I went off my meds, and the result was not pretty. When I am compliant, my meds work well for me, affording me a relatively normal life. I stabilize on my meds. Then months and years pass, and I think I am cured. I think I don’t need them anymore. So, I stop taking them. At first, everything seems fine, but within a few days, I am paranoid, hearing voices, rapid cycling, talking fast, making poor decisions, and rapidly climbing the ladder of mania. This past time I tested the limits of everybody around me. After a call from my psychiatrist, I had to take a PRN to come down while my meds worked their way back into my system.
I’m lucky. I have a great doctor for whom I work well with. He knows when I seem a bit off, and he doesn’t buy bullshit. My husband and my father are also able to tell when I’m not right. It’s hard to be aware of yourself when you are in the middle of a mania. There’s a point where you stop noticing the details and the irritability, anger, and grandiosity take over. I’m lucky I didn’t reach this point on this particular trial without meds. I’m lucky I didn’t wind up hospitalized, dead, or worse. I did, however, upset a lot of people.
During this bout with mania, I still had access to my car keys, my credit card, my computer, and my cell phone. No one thought to take these away from me as my moods swung. And, I abused all of these privileges, fortunately with little consequences.
But, more importantly, I want to talk about the people I hurt, my husband, my father, my stepmother, and a few others. Hurting loved ones is never the intention, and so I’ve put together a few suggestions on how to better manage relationships when you have bipolar disorder.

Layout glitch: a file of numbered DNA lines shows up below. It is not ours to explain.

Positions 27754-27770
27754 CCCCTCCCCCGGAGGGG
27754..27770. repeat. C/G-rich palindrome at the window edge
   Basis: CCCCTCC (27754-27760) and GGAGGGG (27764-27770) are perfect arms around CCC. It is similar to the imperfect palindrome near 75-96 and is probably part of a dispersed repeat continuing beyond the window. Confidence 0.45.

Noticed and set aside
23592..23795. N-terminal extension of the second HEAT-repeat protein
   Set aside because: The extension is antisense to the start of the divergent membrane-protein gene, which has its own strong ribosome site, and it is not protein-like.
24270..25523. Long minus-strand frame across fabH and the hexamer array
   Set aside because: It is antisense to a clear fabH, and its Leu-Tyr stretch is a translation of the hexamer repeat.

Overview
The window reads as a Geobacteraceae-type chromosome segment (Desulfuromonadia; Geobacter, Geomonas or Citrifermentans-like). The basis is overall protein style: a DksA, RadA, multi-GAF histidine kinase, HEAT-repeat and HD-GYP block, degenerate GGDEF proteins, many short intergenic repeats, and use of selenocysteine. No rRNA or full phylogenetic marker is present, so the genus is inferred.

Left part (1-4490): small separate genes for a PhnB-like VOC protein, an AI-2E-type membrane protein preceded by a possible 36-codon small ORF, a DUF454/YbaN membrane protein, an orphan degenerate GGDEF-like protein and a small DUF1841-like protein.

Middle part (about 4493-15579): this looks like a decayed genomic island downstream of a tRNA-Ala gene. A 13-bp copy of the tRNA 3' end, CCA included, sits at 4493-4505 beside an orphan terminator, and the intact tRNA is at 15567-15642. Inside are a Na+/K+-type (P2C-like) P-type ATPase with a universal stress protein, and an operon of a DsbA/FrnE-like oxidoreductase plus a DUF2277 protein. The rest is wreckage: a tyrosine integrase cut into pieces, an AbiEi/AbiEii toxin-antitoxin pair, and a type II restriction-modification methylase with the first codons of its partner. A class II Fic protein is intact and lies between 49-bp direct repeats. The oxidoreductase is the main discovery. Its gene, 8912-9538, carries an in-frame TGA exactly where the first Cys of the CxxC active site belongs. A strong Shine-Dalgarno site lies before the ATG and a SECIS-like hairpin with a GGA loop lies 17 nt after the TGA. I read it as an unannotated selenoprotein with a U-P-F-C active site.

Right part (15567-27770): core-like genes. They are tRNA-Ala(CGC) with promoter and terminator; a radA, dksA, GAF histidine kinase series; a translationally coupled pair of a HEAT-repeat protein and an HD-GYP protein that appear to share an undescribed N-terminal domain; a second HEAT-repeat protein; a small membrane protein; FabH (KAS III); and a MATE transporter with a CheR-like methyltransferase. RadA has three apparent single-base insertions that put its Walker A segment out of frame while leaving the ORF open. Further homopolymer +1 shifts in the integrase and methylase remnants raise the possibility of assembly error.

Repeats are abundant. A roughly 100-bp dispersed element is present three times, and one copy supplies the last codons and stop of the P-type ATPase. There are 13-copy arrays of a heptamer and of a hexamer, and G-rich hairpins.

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Seven Ways to Maintain Healthy Relationships when You have Bipolar Disorder
1. Tell the truth. Find an appropriate balance between giving too much information and not enough. Stick to the facts, and make “I” statements when dialoguing with your partner.
2. Talk about your reasons for having or not having children. Remember both of you have fears, and you need to air them out.
3. When you have an episode, decompress it after it is over with each other and perhaps a therapist.
4. Refrain from using slang and hurtful terms to describe a person’s condition. Explain what slang terms mean to you how these terms affect you.
5. If one partner has gained weight because of meds, don’t overwhelm them will comments and pressure. Encourage them gently to eat healthy and work out instead.
6. Introduce your partner to all your doctors. Allow them to see that you are receiving professional care.
7. Show your partner any self care rituals you do like keeping a mood journal, meditation, yoga etc…
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I’m back on meds, and I plan to stay that way. I won’t be running little experiments to see if I could be more creative and productive without them. Ultimately, I proved that I am far less productive and creative, bordering on completely disabled, when I am not on meds. And, it takes a long time for meds to get back into your system, so I find I have to build myself back up to where I was before I stopped taking them. Honestly, it ain’t worth it.